A transparency exercise...

Taken from my mailbox last week. I'd better not show you my email inbox...
I read with interest about Tempest Brewing Co's future plans in The BeerCast. I met a good part of their team while preparing their Meet the Brewer session at the Barcelona Beer Festival in 2016, and I enjoyed some varieties of their beers. After all, it does not come as a surprise that they are doing well.

However, the thing that leads me to write the present post is the initial reflection by colleague writer Rich Taylor, and what actually reveals the disclosure of this information by the Scottish brewery: a growing tendency to communicate on internal affairs and strategies. A good transparency exercise.

"In these changing times of breweries controlled by investment funds, effective communication with the consumer is key"

In the first day of 2017, Cloudwater, one of the breweries that has experienced a greater growth in popularity and structure in a shorter time in the UK, wrote a very long piece in which they provided the reader with lots of interesting data, as well as their more immediate plans. Still, the elephant wandering around the room was clearly their choice to abandon cask, something that went viral on Twitter and the national and international blogosphere. But the Mancunians disclosed much internal information, and they provided strong arguments to back their decision to stop producing cask. No doubt, they came out strengthened after this exercise.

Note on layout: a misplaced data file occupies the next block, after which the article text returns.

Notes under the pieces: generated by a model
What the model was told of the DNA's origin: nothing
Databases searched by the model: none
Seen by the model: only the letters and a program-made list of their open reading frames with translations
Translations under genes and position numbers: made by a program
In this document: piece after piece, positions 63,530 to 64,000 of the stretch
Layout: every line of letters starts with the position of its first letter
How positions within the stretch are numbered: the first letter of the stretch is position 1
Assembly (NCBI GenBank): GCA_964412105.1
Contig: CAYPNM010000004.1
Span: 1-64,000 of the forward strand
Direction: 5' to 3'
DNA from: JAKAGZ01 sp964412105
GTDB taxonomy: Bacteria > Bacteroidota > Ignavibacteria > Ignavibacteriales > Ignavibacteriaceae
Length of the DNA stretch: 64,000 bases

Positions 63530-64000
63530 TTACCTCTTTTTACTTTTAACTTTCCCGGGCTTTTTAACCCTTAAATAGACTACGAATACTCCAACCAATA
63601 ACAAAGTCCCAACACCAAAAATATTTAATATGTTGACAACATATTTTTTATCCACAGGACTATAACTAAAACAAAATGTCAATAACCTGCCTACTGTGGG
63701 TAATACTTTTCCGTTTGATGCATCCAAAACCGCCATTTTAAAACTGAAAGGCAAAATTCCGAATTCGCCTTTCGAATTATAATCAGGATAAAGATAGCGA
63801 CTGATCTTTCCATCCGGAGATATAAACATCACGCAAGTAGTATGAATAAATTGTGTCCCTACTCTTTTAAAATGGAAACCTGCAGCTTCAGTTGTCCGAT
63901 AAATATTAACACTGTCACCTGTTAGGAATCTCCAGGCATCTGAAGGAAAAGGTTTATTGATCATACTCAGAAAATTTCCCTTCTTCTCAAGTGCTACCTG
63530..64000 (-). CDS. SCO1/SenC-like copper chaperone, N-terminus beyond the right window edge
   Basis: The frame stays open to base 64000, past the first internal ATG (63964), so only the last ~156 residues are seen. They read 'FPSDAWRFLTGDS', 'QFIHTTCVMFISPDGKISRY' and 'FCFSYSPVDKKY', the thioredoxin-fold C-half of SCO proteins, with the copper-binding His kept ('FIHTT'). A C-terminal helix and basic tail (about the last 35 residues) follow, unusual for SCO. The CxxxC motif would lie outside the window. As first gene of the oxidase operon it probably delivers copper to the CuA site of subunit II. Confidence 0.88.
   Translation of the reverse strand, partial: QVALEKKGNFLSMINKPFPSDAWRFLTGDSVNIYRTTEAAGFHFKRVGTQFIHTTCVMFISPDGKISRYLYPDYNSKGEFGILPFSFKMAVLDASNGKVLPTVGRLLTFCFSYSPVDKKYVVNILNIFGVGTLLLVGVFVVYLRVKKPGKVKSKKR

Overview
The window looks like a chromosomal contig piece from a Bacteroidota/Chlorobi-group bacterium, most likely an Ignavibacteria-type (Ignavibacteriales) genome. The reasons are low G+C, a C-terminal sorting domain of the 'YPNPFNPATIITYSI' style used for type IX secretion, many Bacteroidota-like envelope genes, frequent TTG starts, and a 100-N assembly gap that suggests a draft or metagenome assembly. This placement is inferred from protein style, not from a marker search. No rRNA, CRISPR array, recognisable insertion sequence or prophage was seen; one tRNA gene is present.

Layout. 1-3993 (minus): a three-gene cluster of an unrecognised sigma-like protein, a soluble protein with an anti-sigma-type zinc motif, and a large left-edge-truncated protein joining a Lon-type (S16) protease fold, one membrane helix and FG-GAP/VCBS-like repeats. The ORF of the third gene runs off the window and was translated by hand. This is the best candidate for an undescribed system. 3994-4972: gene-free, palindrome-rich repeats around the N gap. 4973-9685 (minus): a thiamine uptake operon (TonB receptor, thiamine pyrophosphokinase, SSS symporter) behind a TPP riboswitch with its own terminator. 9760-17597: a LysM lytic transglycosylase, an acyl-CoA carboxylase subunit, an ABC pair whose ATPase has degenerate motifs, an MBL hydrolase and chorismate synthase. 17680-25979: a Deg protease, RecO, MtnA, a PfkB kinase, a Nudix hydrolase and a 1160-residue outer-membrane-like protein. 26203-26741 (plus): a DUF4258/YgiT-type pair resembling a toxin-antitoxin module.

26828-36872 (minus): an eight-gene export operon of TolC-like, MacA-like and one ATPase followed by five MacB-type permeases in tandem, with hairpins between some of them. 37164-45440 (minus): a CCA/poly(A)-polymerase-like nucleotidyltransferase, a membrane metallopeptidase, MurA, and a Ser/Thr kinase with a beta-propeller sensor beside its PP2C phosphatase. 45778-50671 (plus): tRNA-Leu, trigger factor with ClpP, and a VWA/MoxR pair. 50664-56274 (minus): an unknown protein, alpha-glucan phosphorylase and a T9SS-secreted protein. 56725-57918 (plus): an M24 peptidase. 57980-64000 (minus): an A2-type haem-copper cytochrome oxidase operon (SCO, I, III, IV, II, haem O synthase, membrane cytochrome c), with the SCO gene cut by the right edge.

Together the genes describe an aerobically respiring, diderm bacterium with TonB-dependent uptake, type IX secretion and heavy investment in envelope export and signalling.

We could find other examples, but as Rich points out this is certainly a new trend. And one that I personally hope to see followed by all those brewers who claim to feel committed to their consumers, and who have a true, genuine story to tell.

Let us make sense of the labels, be it craft be it artisan, by differentiating not only the product, but the businesses' philosophy and how they treat and relate with their consumers. In these troubled times in which some breweries are controlled by investment funds, whose sole and exclusive purpose is unequivocally to give profitability to their investors, this is a direction that I doubt many macrobreweries are willing to follow, without relying on a great marketing plan that ends up distorting the original meaning of the action. Likewise, with the powerful competition of imported beers from rewnowned international brewers, no one can get better to the local consumer than the producer who lives next to him, with whom he shares a social and cultural space.

Listing ingredients in detail is not only an exercise of transparency, but also a proclamation of absolute confidence in one's own technique and product.
Consequently, I would like to encourage local brewers to make their way down this path of honesty and transparency, of real contact and exchange with their faithful followers and regular consumers. It all starts by having a product made in an honest way. By labelling and disseminating correctly, and with as much additional data as possible so as to allow a good understanding of the product.

The next stage is to disclose quality information about a company's internal functioning, production, performance, prospects and future intentions. To take advantage of social networks, and other channels, as a vehicle to maintain bilateral contact with the consumer, not as a means of spamming with the entire catalogue of products and services. After all, to benefit from a good and easy channelling to tell a complete own story.

Salut i birra!


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